What kind of riding will you be doing? Cyclists who race may prioritize weight and aerodynamics above price and comfort considerations because they are looking for speed. However, riders who sometimes go off-road with their bikes will want a helmet that provides more protection for the back of the head.
How big is your head? Helmet sizes are not consistent across brands (if you wear a large with one company, you may be a medium in a different brand), so measure your head before trying on helmets and certainly before purchasing one online. Head shape is also a factor, so even if your head is within a helmet's recommended measurements, it still might not be the right fit for you. Visit manufacturers' websites to check sizing charts.
What's your hairstyle? Hair thickness (or lack of hair) can also be the difference between a great fit in one size and a slightly uncomfortable fit in another. Bald riders and riders with close-cropped hair may want helmets that feature extra padding so that the interior of the helmet doesn't wear on the scalp. Riders with long hair should consider some of the helmets aimed at the women's market for their ponytail-friendly designs.
Which seasons do you ride? Climate is another important consideration to note when shopping for a new helmet. If you often ride in hot weather or in a sunny climate, you're probably best off finding a helmet with excellent ventilation so your head can help regulate optimum body temperature while riding. If you live in a rainy locale, you might seek out a helmet with an optional rain cover or the ability to fit a cap underneath. Winter riders should try on new helmets while wearing knit caps or other insulating hats to make sure the helmet won't be too tight in the colder months.
Get help when measuring your head. Finding the right fit for a cycling helmet can be tricky, as each manufacturer has its own size categories. Ask a friend or cycling partner to help you measure your head before you buy.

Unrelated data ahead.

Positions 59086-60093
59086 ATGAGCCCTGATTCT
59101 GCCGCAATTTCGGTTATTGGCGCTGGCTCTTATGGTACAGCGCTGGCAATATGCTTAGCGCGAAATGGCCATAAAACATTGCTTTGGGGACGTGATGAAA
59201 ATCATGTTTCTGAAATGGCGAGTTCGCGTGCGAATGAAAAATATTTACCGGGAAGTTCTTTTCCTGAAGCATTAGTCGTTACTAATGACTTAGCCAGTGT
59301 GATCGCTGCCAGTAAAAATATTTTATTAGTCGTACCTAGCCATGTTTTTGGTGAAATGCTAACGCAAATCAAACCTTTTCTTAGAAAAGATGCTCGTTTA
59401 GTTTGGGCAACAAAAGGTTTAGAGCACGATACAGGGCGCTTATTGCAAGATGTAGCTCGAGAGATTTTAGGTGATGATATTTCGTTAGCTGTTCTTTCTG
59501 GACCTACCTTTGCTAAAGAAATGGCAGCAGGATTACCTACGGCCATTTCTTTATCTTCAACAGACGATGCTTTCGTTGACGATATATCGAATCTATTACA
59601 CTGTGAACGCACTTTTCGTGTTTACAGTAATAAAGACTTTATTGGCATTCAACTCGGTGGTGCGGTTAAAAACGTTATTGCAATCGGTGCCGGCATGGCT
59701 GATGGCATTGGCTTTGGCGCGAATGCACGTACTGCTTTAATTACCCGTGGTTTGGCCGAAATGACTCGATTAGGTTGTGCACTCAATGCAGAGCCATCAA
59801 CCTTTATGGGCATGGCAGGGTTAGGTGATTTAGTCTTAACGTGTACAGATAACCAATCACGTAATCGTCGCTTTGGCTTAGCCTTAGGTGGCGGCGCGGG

Try on several brands. Unlike shoes and other sports accessories, helmets don't become more comfortable over time. How it feels when you put it on the first day is probably how it will feel until it needs to be replaced. So if it's not comfortable the first time, try a different brand.
Helmets don't last forever. Manufacturers generally recommend replacing your helmet every two years. Helmets should also be replaced after every crash, whether they appear damaged or not.
Try out the adjustment system. Most helmets on the market today feature adjustment systems (sometimes called fit systems or retention systems) the wearer can tweak using a knob or dial located at the back of the helmet. These systems work quite well, but riders may want to try a few in person.
For children's helmets, get their input. Parents report greater success in getting kids to wear the helmets when the children are allowed to pick out the color and style on their own.
Ask about store return policies. Fit comfort is vital when buying a bicycle helmet, but you may not know if the helmet is really comfortable until you're on the road. Ask the salesperson about their return policy before you buy a helmet.